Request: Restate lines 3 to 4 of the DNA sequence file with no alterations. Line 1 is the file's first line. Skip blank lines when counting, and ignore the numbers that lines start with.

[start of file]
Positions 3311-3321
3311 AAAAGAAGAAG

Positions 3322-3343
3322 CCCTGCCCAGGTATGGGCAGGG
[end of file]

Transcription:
Positions 3322-3343
3322 CCCTGCCCAGGTATGGGCAGGG